One-on-One with Sebastián Lelio

On the heels of a “Best Foreign Film” Oscar, Sebastián Lelio got to work. “Right away,” he said. There was no time to waste for the Chilean visionary. Lelio’s modus operandi is to continue forward, to produce and make more and more films.

Disobedience, which is now out in theaters, is the sixth feature from the auteur. Starring Rachel Weisz and Rachel McAdams, it tells the story of an ostracized woman returning to a home that doesn’t want her. Her “crime” was one of passion—attraction to another woman.

Lelio previously explored the complexities of a transgender waitress in A Fantastic Woman. His next project, Gloria, is about a fifty-something woman who looks for love in LA nightclubs. There’s a pattern here: Lelio tactfully and intimately creates worlds led by women.

When we sat down, Lelio discussed the terror he feels on set, the best piece of filmmaking advice he’s ever received, and why he thinks it takes the same amount of effort to make “a lazy film” as it does “a great film.”

Sam Fragoso: Disobedience is your sixth film. When you’re in the act of making it, did you feel good about what you were doing on set?

Sebastián Lelio: Never! I never feel that way while shooting. That only happens in the editing room. I don’t allow myself to even consider that it’s good because that would become distracting.

It would distract you because thinking something is good means you won’t try as hard?

Yeah, it can make you lazy.

Have you always been this rigorous with yourself?

I don’t know if it’s being rigorous or just a way in which I operate. While shooting, I’m so focused on each scene and each scene feels impossible when you start to make it. I don’t have time to think too much…it’s like being in survival mode. Whatever you think about the film is in a certain way irrelevant at that point. The only thing that matters is getting the next scene right. Don’t get me wrong, I do have fun and I really like working with actors. I try to create joyful sets, but filming is hard. What I get the most amount of pleasure from—or joy—is really the editing process. That’s when you’re finally alone with your editor, and then you’re really playing with the material and you can make things fly.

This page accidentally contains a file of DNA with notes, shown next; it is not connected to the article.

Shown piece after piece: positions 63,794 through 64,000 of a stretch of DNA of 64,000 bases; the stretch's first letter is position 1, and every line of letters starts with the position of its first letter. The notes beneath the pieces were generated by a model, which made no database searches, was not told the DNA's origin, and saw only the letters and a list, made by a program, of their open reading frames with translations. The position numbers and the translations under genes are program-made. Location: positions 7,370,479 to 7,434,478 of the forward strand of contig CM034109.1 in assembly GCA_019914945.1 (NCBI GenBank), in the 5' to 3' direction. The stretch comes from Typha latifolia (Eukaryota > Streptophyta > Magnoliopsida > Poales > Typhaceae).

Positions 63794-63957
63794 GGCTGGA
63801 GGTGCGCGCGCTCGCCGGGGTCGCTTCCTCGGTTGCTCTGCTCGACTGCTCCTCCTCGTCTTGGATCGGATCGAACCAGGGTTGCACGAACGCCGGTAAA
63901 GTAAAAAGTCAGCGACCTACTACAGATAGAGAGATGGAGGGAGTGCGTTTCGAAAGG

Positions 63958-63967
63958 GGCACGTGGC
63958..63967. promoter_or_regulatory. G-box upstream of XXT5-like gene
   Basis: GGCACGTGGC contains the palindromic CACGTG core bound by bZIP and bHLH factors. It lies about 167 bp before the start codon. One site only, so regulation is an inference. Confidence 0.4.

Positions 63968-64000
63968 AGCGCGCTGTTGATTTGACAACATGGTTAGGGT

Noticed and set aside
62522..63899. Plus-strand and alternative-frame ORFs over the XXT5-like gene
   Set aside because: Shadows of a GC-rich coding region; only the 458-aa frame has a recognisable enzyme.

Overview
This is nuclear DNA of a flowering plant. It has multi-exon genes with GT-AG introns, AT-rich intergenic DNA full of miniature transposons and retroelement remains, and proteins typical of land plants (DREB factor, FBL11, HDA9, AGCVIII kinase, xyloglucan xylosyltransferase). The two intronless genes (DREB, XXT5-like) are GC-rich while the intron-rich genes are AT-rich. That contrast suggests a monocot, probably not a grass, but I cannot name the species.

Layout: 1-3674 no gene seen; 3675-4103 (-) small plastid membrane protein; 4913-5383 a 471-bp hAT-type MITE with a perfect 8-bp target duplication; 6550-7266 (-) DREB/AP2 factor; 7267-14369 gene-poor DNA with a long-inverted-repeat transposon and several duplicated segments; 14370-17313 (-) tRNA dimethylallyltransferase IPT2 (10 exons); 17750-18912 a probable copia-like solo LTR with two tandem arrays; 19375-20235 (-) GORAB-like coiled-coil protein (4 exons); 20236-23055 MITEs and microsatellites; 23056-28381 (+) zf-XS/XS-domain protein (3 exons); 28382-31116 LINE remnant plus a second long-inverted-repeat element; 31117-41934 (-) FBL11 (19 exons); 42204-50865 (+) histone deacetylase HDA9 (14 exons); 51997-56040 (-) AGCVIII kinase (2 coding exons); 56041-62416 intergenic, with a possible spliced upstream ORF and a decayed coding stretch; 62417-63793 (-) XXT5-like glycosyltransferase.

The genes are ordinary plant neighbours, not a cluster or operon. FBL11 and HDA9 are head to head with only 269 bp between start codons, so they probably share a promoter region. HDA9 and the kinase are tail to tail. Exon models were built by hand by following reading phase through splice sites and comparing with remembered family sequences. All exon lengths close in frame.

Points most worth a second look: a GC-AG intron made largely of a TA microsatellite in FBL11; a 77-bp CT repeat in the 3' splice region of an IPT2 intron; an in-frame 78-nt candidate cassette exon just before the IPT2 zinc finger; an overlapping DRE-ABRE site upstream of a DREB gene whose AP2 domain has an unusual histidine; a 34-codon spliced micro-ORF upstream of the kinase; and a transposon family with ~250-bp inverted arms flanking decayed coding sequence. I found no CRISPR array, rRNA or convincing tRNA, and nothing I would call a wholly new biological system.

You’ve made so many wonderful films to this point. What’s the best piece of advice you’ve received from another filmmaker?

Well, I remember asking Abdellatif Kechiche, director of Blue is the Warmest Color—he won the Palme D’or—I remember asking him just in a random conversation, “So what are you doing next?” He started talking a little bit about his project. I asked him, “But aren’t you petrified after your big success?” and he said to me, “Yes, but I’ve always been petrified. That’s part of the game. If I wasn’t petrified, I would be really, really petrified.” I don’t know if it’s advice or commentary, but it describes the nature of this game because you have to be stepping into unknown territories, otherwise it doesn’t make any sense. Making a film is so hard that you have to have that feeling that you’re risking everything to hopefully capture something beautiful. And on the other hand, it takes a similar amount of effort to make a bad film as to make a good film, so why not try to make a good one, you know?

Do you think it takes a similar amount of effort?

Oh yeah. It requires an absurd amount of energy even to make a lazy film. So I think it’s better to try to risk and hope that you will discover a few gems on the way.

Do you remember a moment in your life where you wondered, “I don’t know if I can keep trying to make movies? I don’t know if I can do this anymore, it’s so painful.”

Yeah, there was a moment like that. [laughs] But I guess I’m stubborn and just insisted. But of course. Especially at the beginning, coming from Chile it wasn’t easy to take off, you know what I mean? But it’s all about resistance. It’s like boxing. There are lots of rounds.

What was happening when you first started out?

I have been lucky because I have been able to make films, and I made three small films before making Gloria in Chile. That was a miracle and I was very, very grateful, but then Gloria happened and that was in a certain way a game-changer. Then many doors opened after that and I finally knew things were possible. Before that, it was really a matter of resisting and resisting until—what? Back then I didn’t know what, I was just following my passion and my instincts and now I’m in a very different position. But you know, nothing is guaranteed so I won’t blink. I’m very grateful to have the chance to continue filming. I think the biggest reward is earning the right to keep going, to keep filming. That’s very exciting and that generates a lot of energy, so I’m very grateful for that.

Want more interviews with some of today’s best filmmakers? Check out our recent interviews with Andrew Haigh and Lynne Ramsay. And if you want to know just what we thought about Lelio’s latest movie, Disobedience, read our review, right here on Fandor.
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